Doctors have claimed there is no evidence to support prescribing a range of drugs to prevent, rather than treat, illnesses.
A Finnish group of doctors said using statins and antihypertensives to prevent heart disease and stroke or bisphosphonates to prevent fractures should be reassessed.
Their research, published in the British Medical Journal, was based on analysis of data from 2003 which focused on 7,411 hip fractures in Finland. They estimated that giving bisphosphonates to all 1.86 million people aged 50 and over would only provide guaranteed prevention for 343 fractures.
Teppo Jarvinen, from the University of Tampere, led the research which claimed that the clinical trials used to support these preventative drugs have carefully selected patients who receive special attention.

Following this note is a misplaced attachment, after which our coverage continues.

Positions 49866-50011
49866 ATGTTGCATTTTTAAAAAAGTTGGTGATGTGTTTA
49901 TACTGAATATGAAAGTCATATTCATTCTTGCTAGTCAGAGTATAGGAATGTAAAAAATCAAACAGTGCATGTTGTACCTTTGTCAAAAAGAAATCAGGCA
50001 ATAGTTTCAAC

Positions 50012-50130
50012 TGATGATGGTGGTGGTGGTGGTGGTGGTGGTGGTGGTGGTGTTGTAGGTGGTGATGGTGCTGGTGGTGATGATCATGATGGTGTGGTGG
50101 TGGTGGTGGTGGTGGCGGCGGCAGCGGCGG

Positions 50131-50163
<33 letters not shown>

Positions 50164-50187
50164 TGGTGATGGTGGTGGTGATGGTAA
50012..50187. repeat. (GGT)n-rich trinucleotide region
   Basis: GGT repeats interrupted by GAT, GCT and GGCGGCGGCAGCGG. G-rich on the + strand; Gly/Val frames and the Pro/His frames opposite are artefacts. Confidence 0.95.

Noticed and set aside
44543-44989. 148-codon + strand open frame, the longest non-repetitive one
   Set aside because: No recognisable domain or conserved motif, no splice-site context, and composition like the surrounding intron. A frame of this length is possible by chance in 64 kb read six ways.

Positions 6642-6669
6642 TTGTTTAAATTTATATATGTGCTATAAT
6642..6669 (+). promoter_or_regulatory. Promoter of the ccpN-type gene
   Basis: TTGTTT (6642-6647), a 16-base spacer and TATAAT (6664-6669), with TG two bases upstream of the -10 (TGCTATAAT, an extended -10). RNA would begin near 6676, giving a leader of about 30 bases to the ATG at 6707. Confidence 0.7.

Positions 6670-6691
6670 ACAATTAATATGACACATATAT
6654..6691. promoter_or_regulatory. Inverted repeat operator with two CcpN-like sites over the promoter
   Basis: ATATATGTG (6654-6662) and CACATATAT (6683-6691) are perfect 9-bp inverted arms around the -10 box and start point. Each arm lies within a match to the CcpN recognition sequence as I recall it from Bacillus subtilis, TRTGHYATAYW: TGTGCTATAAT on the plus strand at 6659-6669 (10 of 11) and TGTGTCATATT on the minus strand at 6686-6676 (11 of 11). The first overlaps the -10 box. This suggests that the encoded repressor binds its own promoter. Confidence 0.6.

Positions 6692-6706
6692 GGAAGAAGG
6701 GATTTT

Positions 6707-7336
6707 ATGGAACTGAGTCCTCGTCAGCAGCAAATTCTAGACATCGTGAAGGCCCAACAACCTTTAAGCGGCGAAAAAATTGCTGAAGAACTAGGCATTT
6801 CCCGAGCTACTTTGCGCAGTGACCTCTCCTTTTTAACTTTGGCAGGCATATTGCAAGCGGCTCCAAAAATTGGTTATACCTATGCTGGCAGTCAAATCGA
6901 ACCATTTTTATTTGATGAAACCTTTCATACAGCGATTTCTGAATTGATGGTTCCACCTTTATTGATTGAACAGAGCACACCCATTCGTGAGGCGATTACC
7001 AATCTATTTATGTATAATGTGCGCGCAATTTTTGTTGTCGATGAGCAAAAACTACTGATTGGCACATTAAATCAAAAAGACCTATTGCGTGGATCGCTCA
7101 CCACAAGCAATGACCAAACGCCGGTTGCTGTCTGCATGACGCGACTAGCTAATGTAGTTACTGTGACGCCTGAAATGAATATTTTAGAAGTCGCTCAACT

The authors argue that the benefits witnessed during these clinical trials are not replicated in the real world, with there being no valid data on their effectiveness, and particularly cost effectiveness, in day-to-day clinical care.
It is claimed that there should be adequate testing in a real-world setting before cost effectiveness is used to guide treatment policies.
The authors said: “All relevant parties (doctors, patients, patient advocacy groups, drug industry, and government regulatory bodies) should acknowledge that it is everyone’s responsibility to ensure that we have true cost effectiveness data on all preventive healthcare before it is approved for wider use and reimbursed by the government.”
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